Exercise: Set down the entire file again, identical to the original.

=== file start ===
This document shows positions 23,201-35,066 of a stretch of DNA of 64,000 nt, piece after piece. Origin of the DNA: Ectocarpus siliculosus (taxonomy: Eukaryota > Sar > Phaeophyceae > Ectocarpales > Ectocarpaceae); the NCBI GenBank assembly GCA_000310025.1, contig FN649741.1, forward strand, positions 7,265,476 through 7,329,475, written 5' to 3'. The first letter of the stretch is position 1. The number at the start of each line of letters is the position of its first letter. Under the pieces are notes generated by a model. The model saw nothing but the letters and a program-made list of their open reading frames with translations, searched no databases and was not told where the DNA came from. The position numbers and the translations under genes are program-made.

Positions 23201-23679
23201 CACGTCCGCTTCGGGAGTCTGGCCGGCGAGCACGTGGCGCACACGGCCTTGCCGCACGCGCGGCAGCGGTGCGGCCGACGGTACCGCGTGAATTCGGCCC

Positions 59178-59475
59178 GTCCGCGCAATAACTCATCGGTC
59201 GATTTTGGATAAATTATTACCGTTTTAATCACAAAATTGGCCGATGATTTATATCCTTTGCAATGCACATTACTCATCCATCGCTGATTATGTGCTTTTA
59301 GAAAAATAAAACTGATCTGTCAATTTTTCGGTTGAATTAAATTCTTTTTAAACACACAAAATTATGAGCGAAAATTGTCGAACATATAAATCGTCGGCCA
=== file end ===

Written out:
This document shows positions 23,201-35,066 of a stretch of DNA of 64,000 nt, piece after piece. Origin of the DNA: Ectocarpus siliculosus (taxonomy: Eukaryota > Sar > Phaeophyceae > Ectocarpales > Ectocarpaceae); the NCBI GenBank assembly GCA_000310025.1, contig FN649741.1, forward strand, positions 7,265,476 through 7,329,475, written 5' to 3'. The first letter of the stretch is position 1. The number at the start of each line of letters is the position of its first letter. Under the pieces are notes generated by a model. The model saw nothing but the letters and a program-made list of their open reading frames with translations, searched no databases and was not told where the DNA came from. The position numbers and the translations under genes are program-made.

Positions 23201-23679
23201 CACGTCCGCTTCGGGAGTCTGGCCGGCGAGCACGTGGCGCACACGGCCTTGCCGCACGCGCGGCAGCGGTGCGGCCGACGGTACCGCGTGAATTCGGCCC

Positions 59178-59475
59178 GTCCGCGCAATAACTCATCGGTC
59201 GATTTTGGATAAATTATTACCGTTTTAATCACAAAATTGGCCGATGATTTATATCCTTTGCAATGCACATTACTCATCCATCGCTGATTATGTGCTTTTA
59301 GAAAAATAAAACTGATCTGTCAATTTTTCGGTTGAATTAAATTCTTTTTAAACACACAAAATTATGAGCGAAAATTGTCGAACATATAAATCGTCGGCCA